Why do we use build_runner? build_runner is primarily used to generate code for your Flutter projects. Before I came to Flutter, I rarely, if ever, had to use a code generation utility. The main reason for this is because most other languages that I had used up until this point (such as C#) supported reflection.

Simply put, this makes it possible for the framework to dynamically invoke parts of the program at runtime. It’s quite powerful, but typically it can be quite slow. It also affects linking of the produced application, as with reflection, technically every part of your application could be accessed or used.

When packages use functionality that typically were provided by reflection, they usually use build_runner to generate the necessary code ahead of time. This results in faster code execution at runtime, and also results in better ‘tree shaking’, or minimisation of the application binary at deployment time.

A look into the Getting Started documentation helps us understand the way a database is created.

import 'package:moor/moor.dart';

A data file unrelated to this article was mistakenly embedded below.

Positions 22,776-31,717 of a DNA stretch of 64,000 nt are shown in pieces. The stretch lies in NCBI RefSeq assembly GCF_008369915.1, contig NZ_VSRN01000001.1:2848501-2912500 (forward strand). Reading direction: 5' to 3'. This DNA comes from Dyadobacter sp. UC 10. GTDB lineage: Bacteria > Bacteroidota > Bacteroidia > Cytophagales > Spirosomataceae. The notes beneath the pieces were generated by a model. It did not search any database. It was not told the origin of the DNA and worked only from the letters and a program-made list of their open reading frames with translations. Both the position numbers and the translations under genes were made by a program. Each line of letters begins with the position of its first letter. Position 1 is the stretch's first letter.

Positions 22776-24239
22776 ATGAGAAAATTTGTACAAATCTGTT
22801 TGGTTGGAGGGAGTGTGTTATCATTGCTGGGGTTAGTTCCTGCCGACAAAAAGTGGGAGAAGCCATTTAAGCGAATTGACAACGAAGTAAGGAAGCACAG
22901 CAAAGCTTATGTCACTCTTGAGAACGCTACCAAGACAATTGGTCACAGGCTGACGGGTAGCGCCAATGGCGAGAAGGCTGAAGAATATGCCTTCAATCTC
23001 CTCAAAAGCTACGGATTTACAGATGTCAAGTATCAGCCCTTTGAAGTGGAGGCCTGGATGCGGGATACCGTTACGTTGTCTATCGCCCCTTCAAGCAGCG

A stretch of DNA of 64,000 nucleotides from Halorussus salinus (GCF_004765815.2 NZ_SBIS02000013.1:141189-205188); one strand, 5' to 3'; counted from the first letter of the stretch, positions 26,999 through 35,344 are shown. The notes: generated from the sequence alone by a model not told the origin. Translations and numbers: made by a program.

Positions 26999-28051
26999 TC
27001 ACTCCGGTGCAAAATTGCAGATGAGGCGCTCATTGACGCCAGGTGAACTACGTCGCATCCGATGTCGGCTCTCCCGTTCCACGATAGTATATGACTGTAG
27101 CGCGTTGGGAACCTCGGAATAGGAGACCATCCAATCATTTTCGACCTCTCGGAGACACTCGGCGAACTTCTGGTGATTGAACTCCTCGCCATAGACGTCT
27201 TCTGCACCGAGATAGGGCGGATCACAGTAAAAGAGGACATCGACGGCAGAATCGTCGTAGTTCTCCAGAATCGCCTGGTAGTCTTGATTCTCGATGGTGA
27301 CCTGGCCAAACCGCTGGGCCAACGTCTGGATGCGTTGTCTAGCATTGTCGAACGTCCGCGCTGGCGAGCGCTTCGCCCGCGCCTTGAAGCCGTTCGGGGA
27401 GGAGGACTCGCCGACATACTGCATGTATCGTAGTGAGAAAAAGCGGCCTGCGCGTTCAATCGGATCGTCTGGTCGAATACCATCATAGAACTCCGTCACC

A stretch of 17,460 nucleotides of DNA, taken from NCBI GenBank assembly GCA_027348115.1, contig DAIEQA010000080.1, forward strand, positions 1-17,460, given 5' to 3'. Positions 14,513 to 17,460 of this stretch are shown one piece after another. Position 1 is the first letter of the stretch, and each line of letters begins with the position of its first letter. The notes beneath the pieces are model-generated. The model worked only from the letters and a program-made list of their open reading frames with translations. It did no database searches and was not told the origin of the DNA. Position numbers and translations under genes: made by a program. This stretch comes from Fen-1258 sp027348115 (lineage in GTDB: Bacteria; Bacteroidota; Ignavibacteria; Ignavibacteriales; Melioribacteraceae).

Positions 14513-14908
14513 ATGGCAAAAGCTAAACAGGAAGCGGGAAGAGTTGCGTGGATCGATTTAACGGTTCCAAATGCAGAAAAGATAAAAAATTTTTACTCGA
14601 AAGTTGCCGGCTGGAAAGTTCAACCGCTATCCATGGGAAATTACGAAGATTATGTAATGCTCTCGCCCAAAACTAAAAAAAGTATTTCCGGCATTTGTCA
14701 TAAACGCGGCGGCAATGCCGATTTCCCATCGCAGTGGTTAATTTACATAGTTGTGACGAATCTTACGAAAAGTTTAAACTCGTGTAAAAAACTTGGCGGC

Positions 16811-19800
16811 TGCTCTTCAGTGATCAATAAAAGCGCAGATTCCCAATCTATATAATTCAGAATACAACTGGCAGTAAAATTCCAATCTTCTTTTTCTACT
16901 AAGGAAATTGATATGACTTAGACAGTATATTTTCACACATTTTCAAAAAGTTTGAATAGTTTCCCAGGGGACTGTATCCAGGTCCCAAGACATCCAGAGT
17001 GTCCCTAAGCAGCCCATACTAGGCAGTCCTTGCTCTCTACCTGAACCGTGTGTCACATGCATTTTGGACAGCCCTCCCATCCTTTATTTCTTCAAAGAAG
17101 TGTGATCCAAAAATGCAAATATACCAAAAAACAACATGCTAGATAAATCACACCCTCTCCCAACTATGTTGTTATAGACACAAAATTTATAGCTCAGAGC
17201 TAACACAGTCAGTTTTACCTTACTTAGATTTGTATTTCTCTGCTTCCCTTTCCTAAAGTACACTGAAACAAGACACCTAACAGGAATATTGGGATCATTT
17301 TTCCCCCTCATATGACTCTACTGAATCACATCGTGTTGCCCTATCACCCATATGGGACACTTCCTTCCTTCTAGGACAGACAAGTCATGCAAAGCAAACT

// assuming that your file is called filename.dart. This will give an error at first,
// but it's needed for moor to know about the generated code
part 'filename.g.dart';

// this will generate a table called "todos" for us. The rows of that table will
// be represented by a class called "Todo".
class Todos extends Table {
 IntColumn get id => integer().autoIncrement()();
 TextColumn get title => text().withLength(min: 6, max: 32)();
 TextColumn get content => text().named('body')();
 IntColumn get category => integer().nullable()();

// This will make moor generate a class called "Category" to represent a row in this table.
// By default, "Categorie" would have been used because it strips away the trailing "s"
// in the table name.
class Categories extends Table {

 IntColumn get id => integer().autoIncrement()();
 TextColumn get description => text()();

// this annotation tells moor to prepare a database class that uses both tables
// we just defined. We'll see how to use that database class in a moment.
@UseMoor(tables: [Todos, Categories])
class MyDatabase {


Moor programatically creates the schema for your tables depending on how you define their contents. In the beginning of this code example, we can see the part statement. When we run the build_runner command, moor generates the schema based on what we have defined in this file. You can also drop back to raw SQL at any time if you need to run a specific query or if you want more fine-grained control.